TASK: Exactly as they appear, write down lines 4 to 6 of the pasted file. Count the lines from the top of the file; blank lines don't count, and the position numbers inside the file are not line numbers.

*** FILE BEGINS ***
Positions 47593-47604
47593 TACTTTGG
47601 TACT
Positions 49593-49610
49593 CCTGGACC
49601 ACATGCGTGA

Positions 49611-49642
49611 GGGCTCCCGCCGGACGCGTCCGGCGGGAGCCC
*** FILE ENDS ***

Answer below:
Positions 49593-49610
49593 CCTGGACC
49601 ACATGCGTGA